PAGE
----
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Removing the clutch on a Honda CX500 or GL500 is a fairly straight-forward task, which can be accomplished with the engine either in or out of the frame.
The clutch sits behind the circular section of the front of the engine behind the Honda logo, visible to the left here (engine right):
There are five bolts around the clutch cover:
You will need to empty the engine of oil before doing this. It's also easiest if you disconnect the clutch cable before removing the cover.
*photo of removing the cable forthcoming*
A closeup of the cover bolts:
If your engine is as dirty as this one, clean off any grit and grime that you can above the clutch cover so that it doesn't fall into the engine as you are working:
After you have removed the five bolts, the cover should come away fairly easily. If it doesn't, actuate the clutch arm (works even if you have removed the cable) and the cover should pop off. It's reasonably likely that the centre piece will fall out:
Make sure not to lose it. Now that the cover is off, we can see the front of the clutch assembly:
The plate with the bolts going through it holds pressure on the springs:
Using a 10mm socket, remove these bolts in stages. If you release one too much farther than the others - or remove them one at a time without loosening the others as you go - you run the risk of breaking the plate. Now you are left with a view of the centre clutch nut:
Note that at this point the front engine cover was removed to allow for better viewing. At this point we can't just undo the clutch nut, as you will get little resistance when attempting to turn it. To remedy this, we need to reinstall all four of the springs and bolts, this time with a washer between each. There is a risk of damage to the pressure plate if only two springs are used as shown - use all four:
Now find some appropriately sized washers. Don't make them too big as you still need to fit a socket or other tool over the clutch nut to remove it.
You should be able to easily screw the bolts in by hand to begin with;
Once all four are hand-tight, tighten with a 10mm socket in stages:
The bolts should bottom out around here - don't tighten them any further once you feel this:
Now the clutch is engaged so you will get some purchase when trying to undo the nut. We're still left with the problem of the engine rotating as you try to undo the nut, however, but we can fix this by using the crankshaft bolt under the inspection hole at the front of the engine - if you have the front engine cover off you'll see it right above the clutch:
17mm socket + breaker bar wedged against the ground =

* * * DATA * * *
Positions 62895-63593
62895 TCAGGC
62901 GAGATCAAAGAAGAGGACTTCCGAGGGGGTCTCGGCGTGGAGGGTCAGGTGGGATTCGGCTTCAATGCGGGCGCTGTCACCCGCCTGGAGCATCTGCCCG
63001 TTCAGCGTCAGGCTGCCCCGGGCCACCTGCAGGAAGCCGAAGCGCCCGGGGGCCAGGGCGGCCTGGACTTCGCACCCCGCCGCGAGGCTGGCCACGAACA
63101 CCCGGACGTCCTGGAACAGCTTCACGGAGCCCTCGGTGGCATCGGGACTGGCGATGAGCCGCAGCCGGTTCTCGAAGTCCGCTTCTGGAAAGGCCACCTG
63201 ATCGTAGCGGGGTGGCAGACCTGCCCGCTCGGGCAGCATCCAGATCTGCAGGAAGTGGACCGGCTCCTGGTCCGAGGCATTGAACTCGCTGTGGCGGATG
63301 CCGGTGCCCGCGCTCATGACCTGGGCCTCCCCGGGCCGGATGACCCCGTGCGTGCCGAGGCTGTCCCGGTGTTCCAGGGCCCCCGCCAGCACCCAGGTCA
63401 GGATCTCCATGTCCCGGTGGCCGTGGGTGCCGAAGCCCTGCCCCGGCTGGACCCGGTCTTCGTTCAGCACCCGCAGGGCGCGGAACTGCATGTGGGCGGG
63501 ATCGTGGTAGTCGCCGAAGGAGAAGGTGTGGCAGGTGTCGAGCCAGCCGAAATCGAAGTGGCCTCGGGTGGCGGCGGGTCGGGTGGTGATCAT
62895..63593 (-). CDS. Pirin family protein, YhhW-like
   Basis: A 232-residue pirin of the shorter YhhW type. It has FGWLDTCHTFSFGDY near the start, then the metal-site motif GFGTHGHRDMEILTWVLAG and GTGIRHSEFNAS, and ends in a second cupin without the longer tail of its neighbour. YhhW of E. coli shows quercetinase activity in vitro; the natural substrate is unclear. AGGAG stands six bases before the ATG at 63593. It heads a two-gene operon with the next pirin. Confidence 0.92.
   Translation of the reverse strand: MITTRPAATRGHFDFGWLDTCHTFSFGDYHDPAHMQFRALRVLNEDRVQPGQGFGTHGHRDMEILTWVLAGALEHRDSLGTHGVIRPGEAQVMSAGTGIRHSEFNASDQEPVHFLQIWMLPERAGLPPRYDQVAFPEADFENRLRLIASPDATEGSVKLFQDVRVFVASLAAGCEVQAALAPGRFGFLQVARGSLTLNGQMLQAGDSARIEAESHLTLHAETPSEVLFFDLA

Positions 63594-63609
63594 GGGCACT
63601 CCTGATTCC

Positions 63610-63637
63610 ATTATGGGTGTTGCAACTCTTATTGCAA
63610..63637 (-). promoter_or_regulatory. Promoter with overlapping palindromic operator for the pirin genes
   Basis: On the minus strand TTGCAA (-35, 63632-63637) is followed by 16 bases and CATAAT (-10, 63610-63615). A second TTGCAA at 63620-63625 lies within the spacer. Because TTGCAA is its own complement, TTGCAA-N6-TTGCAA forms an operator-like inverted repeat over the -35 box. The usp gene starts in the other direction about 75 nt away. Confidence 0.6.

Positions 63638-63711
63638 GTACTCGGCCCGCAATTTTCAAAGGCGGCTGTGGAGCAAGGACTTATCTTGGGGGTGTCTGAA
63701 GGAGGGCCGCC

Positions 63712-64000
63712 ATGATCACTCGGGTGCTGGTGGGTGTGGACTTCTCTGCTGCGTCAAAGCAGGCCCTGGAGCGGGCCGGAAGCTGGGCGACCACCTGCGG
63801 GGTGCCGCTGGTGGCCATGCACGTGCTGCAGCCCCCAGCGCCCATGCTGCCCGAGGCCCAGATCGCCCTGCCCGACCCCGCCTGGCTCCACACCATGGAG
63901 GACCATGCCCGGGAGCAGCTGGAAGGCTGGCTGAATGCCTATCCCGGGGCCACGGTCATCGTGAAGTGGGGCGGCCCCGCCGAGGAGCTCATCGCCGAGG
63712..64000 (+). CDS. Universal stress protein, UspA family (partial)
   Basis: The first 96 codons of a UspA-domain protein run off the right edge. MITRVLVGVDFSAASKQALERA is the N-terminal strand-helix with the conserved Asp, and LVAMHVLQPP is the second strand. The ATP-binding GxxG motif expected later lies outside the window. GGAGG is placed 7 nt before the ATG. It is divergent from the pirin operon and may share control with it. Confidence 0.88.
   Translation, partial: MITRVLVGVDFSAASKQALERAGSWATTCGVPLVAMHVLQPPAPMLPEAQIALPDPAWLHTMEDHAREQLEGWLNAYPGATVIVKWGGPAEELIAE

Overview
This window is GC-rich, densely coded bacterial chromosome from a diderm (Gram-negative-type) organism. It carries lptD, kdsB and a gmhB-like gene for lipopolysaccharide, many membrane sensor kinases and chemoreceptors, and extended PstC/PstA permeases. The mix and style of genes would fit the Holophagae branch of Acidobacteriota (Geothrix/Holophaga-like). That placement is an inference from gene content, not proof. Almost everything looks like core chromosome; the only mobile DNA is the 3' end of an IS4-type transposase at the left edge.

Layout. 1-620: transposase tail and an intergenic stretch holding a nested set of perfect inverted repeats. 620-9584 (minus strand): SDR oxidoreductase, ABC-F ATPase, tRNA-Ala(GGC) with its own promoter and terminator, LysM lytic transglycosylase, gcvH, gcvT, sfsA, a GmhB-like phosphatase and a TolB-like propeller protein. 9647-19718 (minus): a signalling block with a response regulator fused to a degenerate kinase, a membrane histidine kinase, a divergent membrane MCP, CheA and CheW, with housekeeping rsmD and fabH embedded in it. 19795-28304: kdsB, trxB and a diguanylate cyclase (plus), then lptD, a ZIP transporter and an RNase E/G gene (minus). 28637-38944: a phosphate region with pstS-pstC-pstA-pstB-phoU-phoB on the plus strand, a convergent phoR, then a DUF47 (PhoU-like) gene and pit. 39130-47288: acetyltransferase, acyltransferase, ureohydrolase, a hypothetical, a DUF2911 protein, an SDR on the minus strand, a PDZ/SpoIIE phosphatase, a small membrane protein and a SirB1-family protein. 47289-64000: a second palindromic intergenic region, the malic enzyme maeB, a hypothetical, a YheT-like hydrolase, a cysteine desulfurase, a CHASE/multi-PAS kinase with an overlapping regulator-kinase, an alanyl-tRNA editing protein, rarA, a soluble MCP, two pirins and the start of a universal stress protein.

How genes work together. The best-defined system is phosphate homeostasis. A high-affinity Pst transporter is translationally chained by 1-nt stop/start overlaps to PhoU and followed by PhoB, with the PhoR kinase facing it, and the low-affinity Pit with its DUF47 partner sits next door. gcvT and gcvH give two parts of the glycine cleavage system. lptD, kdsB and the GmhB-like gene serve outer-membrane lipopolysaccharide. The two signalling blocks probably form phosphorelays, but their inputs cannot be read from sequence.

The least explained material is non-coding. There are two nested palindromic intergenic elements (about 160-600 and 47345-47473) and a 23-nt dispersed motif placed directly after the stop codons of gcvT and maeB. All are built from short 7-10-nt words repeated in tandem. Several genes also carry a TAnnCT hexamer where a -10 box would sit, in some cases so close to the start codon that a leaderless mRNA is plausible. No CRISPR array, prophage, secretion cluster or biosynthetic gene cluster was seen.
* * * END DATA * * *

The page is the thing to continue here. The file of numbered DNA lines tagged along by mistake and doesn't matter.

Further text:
If you have an impact gun you can usually get away without having to lock the engine. If your engine is in your bike, you can either use the above method or you can put the bike in 5th gear and have someone step on the rear brake. If you're particularly nimble and the bike is on the side stand you may even be able to do it yourself, so long as you don't pull the bike over onto youreslf. Now take your tool of choice for removing the clutch nut - here we have gone with a King Gator socket (32mm, available on eBay):
You can make your own out of a socket modified with an angle grinder. We recommend not to use the drift+hammer method as that will damage the nut on removal, and if you don't have a suitable socket what are you going to torque the nut up with later?
Gator socket on:
A wider view:
Now undo the nut - making sure not to knock the engine over if it's out of the bike. It should be on there fairly tightly. Once loose it should come away easily:
Look closely and you can see that the sides are different; in the above photo the top faces inwards when installed in the engine. Closeups of the inner face:
Behind the nut is a washer. This clutch is from a 1980 CX500 from Australia - other models may have different washer arrangements:
...which should pry free easily:
It's not hard to remember which way around this one goes:
Quite clearly marked. Now we're left with a clutch looking like so:
Remove the bolts holding the springs in in several stages:
Remove bolts, washers and springs. Now we're left with nothing holding the clutch in:
Take hold of one of the four posts and wiggle the assembly forward:
Put a hand underneath and pull it out the rest of the way:
Take note of the order of plates before you remove any - in the below photo the top is the side which faces into the engine:
Now we're left with the clutch basket:
This should pull forward easily:
Another look at the basket:
...and the reverse side:
Closeup of the rivets:
...and of some wear on the fingers:
Now you should have a clutch-free engine!
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